Time and Jay-Z

jay z.jpg

Two developments of interest:

1) Time Magazine has launched a new editorial strategy.

2) Jay-Z has become a record executive.

I think these are related, but you decide.

Pam subscribes to Time and I think I have read enough issues (3) to detect a theme.

One recent story is called Is God In Our Genes?: A provocative study asks whether religion is a product of evolution.

Another is called Cosmic Conundrum: The universe seems uncannily well suited to the existence of Life. Could this really be a coincidence?

This incursion into Globe and Mirror territory suggests that Time is up to something: the demonstration that God is in the details, particularly those of the natural world. Both stories suggest that there are natural foundations for religious belief.

This is a Weberian exercise, a refusal of what he called the disenchantment of the world, the unseating of religion and folk wisdom by the rise of reason and science.

More pertinently, it represents, perhaps, a possible rapprochement of the Red and the Blue state. If Time can build a bridge between belief and science, it might build a bridge between parties that don’t agree on very much and especially new presidents. It’s a win-win exercise: rationalist Blue Staters would see Reason prevail. Red Staters would see faith vindicated in the proof of a divine intelligence.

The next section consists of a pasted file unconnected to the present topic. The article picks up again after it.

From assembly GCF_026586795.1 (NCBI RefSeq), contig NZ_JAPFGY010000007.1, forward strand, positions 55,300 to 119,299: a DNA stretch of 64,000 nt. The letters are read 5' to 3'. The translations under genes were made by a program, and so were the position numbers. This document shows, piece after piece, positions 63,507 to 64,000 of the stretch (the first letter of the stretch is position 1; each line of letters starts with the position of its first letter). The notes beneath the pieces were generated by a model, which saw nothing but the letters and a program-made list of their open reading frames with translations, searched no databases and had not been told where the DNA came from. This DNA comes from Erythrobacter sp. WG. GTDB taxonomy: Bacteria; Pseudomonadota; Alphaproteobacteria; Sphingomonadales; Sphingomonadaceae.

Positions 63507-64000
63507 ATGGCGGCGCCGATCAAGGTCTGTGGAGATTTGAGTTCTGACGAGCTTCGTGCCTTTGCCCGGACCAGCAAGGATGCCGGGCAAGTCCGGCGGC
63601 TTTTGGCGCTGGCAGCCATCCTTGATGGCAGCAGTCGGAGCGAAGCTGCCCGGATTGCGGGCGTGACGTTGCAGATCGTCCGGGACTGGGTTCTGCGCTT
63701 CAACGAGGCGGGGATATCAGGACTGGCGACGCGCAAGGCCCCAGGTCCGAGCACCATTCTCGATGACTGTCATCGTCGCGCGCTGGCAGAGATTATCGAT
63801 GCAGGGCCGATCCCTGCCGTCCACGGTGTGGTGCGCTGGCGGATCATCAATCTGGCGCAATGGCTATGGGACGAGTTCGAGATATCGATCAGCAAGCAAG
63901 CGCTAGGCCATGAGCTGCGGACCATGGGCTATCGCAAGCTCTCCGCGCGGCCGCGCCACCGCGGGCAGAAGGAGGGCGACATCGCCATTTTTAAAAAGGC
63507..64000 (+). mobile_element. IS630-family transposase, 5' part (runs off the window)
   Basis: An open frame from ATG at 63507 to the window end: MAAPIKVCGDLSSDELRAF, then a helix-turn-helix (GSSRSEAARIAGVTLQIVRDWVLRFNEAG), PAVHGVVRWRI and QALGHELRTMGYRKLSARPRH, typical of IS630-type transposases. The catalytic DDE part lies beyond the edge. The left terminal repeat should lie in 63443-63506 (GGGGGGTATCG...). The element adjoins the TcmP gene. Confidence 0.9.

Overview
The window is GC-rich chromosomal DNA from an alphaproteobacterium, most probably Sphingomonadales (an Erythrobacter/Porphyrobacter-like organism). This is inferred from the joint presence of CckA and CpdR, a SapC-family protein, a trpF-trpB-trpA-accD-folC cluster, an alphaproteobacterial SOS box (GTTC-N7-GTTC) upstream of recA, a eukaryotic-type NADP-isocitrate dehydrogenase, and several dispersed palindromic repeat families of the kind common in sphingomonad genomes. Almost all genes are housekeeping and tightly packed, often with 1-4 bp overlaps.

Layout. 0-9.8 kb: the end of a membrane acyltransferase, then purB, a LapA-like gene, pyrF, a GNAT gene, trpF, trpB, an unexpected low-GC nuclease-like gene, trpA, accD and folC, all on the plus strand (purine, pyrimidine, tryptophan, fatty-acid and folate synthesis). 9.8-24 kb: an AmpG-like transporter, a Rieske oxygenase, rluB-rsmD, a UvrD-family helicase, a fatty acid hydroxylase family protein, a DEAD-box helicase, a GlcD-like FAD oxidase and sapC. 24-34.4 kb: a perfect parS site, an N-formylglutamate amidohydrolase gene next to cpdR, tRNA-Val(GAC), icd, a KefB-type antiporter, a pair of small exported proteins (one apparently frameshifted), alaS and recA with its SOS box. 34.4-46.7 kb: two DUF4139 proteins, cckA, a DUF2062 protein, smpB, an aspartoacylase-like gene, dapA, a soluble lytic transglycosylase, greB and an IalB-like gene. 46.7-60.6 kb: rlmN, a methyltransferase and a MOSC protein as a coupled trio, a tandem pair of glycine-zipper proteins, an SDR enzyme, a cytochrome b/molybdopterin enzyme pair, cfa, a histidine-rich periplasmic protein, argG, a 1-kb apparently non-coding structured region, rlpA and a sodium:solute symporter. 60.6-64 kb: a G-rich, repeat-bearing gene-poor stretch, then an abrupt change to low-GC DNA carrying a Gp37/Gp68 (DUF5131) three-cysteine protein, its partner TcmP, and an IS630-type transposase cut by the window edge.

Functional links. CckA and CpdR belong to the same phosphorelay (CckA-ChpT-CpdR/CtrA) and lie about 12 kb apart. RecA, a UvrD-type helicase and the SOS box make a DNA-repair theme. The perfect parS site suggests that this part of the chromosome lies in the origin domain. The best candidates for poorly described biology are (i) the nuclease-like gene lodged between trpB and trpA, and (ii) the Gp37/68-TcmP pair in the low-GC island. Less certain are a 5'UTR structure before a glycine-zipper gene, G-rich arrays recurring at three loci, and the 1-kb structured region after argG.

In a second story, the WSJ tells us that Jay-Z is giving up performing as a rap star to turn himself into a record executive. In this, he follows in the footsteps of Madonna and Fred Durst, both of whom run small labels for larger ones.

This can be seen as an attempt on the part of record labels to create a rapprochement of another kind. Now that it’s clear that the old system of trend and talent spotting (scouts, A&R specialists and executives) does not work, the labels are seeking to elevate the acts themselves, so to install their intelligence in the wheel house of the corporation. Thus would they build a bridge between all the innovation taking place “out there” and the system that must somehow harness it.

If these developments have anything in common, it’s that they both attempt to connect disparate parts of our exploding culture, and somehow build a bridge between them. Contrary to Weber’s notion, science and religion are, in some camps, increasingly at odds. In another far corner of our expanding galaxy, music consumers and producers are moving away from one another at speed.

Most of us (mixed metaphor advisory!) keep to our corners. But commerce, for its self-interested, not at all ecumenical, reasons, wants to bind things up again…at least enough to sell magazines and records. For Time, it’s is a matter of showing unsuspected harmonies. For the record labels, it’s a matter of promoting someone who can travel the entire cat walk of contemporary music.

Will this work? The good thing about capitalism is that it doesn’t care. In its mechanical, wind-up, way, it will just keep trying. It will try almost anything to put the Levithan of contemporary culture (aka Humpty Dumpty) back together again. And surely this is a good thing. Politicians, academicians, museum curators, most journalists, and almost all of the rest of us have pretty much given up.

One thing to keep an eye on is the several strategies corporations will use to create these bridges. Some of their success and our culture may hang in the balance.


Kluger, Jeffrey. 2004. Is God in our genes? Time Magazine. October 25, 2004. pp. 62-72.

Lemonick, Michael and J. Madeleine Nash. 2004. Cosmic Conundrum. Time Magazine. November 29, 2004, pp. 58-61.

Smith, Ethan. 2004. The Executive formerly known as Rapper Jay-Z. Wall Street Journal. December 13, 2004, pp. B1, B5.